Spending California's Cap-and-Trade Revenue: Understanding the Sinclair Paint Risk Spectrum
UCLA Emmett Center on Climate Change and the Environment, March 2012
27 Pages Posted: 25 Jun 2012
Date Written: March 25, 2012
This paper assesses legal constraints on AB 32 auction revenue allocation that derive from the statute itself or from California’s constitutional restrictions on the use of regulatory fees (embodied in Proposition 13). Based on our findings, we make recommendations about the relative risks of approaches to allocating AB 32 state auction proceeds. The aim of our paper is to inform decision making on revenue allocation; as such, we do not address broader questions about the legality of the cap-and-trade program as a whole, but focus on questions that are affected by allocation decisions.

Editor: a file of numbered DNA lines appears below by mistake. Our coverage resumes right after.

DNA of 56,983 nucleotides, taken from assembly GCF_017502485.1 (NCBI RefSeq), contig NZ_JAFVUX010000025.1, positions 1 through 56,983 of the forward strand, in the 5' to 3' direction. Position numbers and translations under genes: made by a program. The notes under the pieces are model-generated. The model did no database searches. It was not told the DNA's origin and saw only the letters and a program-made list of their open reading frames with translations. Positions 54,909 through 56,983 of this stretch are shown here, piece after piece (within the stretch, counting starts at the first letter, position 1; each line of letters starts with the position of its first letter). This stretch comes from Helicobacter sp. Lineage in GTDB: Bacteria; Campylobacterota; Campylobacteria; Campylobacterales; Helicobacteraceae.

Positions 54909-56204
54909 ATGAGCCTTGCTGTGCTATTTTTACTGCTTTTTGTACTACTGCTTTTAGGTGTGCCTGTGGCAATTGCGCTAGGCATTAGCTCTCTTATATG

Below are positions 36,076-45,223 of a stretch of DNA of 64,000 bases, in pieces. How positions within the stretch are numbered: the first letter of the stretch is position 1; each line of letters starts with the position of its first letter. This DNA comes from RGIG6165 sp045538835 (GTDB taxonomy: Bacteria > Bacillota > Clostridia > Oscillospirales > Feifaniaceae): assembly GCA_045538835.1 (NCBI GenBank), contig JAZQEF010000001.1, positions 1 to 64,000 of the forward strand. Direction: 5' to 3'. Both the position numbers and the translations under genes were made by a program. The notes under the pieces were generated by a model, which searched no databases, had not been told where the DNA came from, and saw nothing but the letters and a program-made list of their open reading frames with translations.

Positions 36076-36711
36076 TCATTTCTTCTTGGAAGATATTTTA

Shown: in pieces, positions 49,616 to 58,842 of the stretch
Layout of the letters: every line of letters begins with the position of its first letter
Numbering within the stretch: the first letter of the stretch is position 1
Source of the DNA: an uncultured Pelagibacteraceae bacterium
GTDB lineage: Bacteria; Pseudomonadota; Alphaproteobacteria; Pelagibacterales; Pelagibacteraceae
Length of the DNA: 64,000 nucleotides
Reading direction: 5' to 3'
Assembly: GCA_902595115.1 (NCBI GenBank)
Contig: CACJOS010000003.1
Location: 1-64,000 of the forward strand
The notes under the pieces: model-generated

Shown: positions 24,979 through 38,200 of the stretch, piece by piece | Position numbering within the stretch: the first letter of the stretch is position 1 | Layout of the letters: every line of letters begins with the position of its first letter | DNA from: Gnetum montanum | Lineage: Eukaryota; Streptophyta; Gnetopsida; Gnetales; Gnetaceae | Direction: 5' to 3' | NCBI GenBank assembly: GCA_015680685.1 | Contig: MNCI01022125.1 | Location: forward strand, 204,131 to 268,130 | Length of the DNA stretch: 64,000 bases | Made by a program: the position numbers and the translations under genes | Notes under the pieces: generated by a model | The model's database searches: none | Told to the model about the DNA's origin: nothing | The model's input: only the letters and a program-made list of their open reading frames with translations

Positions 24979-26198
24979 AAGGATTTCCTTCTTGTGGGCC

In general, we conclude that the safest proposals, from a litigation risk perspective, are those that are primarily aimed at funding greenhouse gas reductions; those that achieve other goals explicitly endorsed by AB 32; those where these conclusions are supported by a factual record developed by the Legislature or by CARB; and those that avoid direct allocation of money for revenue purposes unrelated to AB 32.
Keywords: Sinclair Paint, California, cap-and-trade, AB 32, auction revenue, emissions trading, climate change
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